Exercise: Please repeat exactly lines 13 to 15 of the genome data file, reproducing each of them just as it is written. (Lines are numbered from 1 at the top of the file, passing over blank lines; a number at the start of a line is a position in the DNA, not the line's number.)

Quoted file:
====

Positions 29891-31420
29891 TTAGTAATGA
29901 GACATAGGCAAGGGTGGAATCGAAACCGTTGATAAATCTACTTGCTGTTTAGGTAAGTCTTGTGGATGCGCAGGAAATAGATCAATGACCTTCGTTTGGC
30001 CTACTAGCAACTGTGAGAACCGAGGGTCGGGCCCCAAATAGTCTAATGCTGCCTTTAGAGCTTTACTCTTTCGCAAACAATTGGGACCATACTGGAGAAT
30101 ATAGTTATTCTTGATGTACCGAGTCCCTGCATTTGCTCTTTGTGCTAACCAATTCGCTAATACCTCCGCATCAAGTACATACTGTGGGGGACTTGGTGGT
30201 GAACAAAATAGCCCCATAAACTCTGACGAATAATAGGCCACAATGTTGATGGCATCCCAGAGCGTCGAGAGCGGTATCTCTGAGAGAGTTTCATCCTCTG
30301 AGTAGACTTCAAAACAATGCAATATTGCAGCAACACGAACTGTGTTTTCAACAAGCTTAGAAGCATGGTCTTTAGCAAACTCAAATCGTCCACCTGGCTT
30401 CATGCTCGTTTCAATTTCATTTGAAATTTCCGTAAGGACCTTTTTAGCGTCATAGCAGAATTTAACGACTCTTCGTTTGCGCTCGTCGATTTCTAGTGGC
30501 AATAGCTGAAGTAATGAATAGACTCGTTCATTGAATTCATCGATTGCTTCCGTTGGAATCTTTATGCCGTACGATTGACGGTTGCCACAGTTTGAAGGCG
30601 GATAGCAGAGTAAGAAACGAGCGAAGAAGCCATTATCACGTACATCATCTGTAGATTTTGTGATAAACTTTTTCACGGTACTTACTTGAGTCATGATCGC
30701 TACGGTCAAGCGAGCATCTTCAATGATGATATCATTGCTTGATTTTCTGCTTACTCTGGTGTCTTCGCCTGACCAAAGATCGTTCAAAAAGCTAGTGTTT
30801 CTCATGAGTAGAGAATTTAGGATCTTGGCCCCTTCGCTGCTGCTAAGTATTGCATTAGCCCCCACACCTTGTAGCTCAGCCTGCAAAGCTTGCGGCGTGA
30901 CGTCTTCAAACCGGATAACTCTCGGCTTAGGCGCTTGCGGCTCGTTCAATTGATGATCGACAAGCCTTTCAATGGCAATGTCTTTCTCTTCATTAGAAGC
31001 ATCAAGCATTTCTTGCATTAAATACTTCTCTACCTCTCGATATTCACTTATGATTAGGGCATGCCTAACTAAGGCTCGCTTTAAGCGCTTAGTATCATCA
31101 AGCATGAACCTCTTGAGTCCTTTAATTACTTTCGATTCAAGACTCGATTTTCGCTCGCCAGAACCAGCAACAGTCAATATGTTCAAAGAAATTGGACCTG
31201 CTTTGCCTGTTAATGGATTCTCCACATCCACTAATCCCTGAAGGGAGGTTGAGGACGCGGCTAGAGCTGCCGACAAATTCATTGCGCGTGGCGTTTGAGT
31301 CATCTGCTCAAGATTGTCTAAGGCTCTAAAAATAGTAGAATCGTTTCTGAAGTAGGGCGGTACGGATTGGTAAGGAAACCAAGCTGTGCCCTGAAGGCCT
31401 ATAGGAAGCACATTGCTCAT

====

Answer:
30901 CGTCTTCAAACCGGATAACTCTCGGCTTAGGCGCTTGCGGCTCGTTCAATTGATGATCGACAAGCCTTTCAATGGCAATGTCTTTCTCTTCATTAGAAGC
31001 ATCAAGCATTTCTTGCATTAAATACTTCTCTACCTCTCGATATTCACTTATGATTAGGGCATGCCTAACTAAGGCTCGCTTTAAGCGCTTAGTATCATCA
31101 AGCATGAACCTCTTGAGTCCTTTAATTACTTTCGATTCAAGACTCGATTTTCGCTCGCCAGAACCAGCAACAGTCAATATGTTCAAAGAAATTGGACCTG